Effect of standard cuff on blood pressure readings in patients with obese arms. How frequent are arms of a ‘large circumference’?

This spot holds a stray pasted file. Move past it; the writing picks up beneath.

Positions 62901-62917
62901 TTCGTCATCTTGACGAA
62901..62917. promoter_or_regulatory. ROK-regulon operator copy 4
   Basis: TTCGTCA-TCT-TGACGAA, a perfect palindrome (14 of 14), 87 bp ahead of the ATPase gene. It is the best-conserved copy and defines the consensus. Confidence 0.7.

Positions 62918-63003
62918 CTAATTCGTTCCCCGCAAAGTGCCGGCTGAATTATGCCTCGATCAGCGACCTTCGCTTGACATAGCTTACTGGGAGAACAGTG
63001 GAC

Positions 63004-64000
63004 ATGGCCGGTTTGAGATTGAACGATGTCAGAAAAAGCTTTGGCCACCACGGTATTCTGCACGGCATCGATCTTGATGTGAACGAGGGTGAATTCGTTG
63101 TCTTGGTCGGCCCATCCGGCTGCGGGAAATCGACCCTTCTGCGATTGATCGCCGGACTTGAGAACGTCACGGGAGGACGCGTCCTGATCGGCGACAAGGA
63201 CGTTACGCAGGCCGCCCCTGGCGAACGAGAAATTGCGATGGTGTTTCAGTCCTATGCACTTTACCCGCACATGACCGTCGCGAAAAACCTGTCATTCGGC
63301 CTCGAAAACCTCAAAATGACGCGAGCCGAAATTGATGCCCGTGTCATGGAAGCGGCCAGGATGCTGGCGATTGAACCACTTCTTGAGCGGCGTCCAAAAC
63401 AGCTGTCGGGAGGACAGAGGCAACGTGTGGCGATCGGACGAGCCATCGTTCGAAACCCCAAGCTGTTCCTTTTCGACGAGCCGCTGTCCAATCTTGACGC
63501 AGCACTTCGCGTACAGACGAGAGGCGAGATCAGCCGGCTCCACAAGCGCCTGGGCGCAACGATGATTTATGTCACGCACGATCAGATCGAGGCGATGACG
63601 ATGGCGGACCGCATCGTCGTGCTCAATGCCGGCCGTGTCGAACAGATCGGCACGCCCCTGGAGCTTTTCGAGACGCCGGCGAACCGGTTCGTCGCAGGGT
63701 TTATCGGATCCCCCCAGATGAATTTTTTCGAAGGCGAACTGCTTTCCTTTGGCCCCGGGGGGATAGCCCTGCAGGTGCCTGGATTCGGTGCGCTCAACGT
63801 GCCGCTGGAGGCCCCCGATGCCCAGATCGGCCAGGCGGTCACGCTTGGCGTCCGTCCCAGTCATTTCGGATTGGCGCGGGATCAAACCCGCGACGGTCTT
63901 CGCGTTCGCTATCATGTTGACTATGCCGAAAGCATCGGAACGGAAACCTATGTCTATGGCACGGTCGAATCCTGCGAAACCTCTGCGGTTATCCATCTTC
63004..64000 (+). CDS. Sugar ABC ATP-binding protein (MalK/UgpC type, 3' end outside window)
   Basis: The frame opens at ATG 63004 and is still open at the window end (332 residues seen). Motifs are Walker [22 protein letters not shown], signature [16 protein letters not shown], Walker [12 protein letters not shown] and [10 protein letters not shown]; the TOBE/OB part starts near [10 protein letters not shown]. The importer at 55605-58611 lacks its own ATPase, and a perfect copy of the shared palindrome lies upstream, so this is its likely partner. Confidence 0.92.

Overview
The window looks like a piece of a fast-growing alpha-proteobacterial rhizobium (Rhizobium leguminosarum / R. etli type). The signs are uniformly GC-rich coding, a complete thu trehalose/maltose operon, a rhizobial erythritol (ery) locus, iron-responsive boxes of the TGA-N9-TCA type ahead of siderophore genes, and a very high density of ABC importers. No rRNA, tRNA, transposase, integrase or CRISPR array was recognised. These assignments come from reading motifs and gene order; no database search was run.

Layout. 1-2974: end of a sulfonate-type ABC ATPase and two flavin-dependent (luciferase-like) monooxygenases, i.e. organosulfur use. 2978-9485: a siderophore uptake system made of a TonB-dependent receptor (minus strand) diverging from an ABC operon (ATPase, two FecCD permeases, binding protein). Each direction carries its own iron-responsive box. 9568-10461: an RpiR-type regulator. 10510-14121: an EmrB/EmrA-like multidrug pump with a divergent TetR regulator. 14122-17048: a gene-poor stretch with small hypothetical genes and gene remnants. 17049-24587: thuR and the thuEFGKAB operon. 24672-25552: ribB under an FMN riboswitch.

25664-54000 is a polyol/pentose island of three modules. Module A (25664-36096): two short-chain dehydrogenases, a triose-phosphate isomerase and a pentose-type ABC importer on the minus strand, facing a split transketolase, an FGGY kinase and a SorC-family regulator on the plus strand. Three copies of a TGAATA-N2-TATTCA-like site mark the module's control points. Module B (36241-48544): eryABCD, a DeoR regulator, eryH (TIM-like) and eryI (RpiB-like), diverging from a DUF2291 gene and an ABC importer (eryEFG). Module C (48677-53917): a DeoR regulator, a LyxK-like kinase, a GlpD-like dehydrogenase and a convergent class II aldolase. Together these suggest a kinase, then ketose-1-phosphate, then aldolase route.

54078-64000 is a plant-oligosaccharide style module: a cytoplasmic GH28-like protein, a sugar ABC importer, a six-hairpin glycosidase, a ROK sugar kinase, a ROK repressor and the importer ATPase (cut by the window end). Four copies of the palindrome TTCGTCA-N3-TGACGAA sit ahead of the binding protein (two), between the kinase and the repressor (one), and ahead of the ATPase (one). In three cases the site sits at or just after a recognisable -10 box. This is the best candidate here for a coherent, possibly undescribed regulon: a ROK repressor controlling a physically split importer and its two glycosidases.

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ObjectiveTo measure the effect on blood pressure readings when a standard cuff is used on patients with arms of a large circumference, and to determine the frequency of arms of a large circumference.SubjectsBlood pressures were taken in 120 subjects with an arm circumference greater than 33 cm. Also, the arm circumference was determined in 244 patients from a family health unit, and in 216 patients from a hypertension clinic.MethodA mercury sphygmomanometer and two different cuff sizes were used in a random sequence; therefore, 60 patients' blood pressure were first measured with a large cuff, followed by a standard cuff; the opposite sequence was then applied for another 60 patients. With the obtained values and using a regression analysis, the difference in blood pressure overestimation was calculated. Arm circumference measurement percentages were used to determine the frequency of arms of a large circumference.ResultsBoth systolic and diastolic blood pressures were significantly greater when the standard cuff was used. For every 5 cm increase in arm circumference, starting at 35 cm, a 2–5 mmHg increase in systolic blood pressure, and a 1–3 mmHg increase in diastolic blood pressure was observed. The prevalence of arms with a large circumference in the family medicine unit and hypertension clinic was 42% and 41.8%, respectively.ConclusionsThere is an overestimation of blood pressure when a standard cuff is used in obese subjects. The high prevalence of these individuals in our environment, both in the hypertensive and normotensive population, makes it necessary to have on hand different sizes of cuffs for taking blood pressure in order to avoid incorrect decisions.

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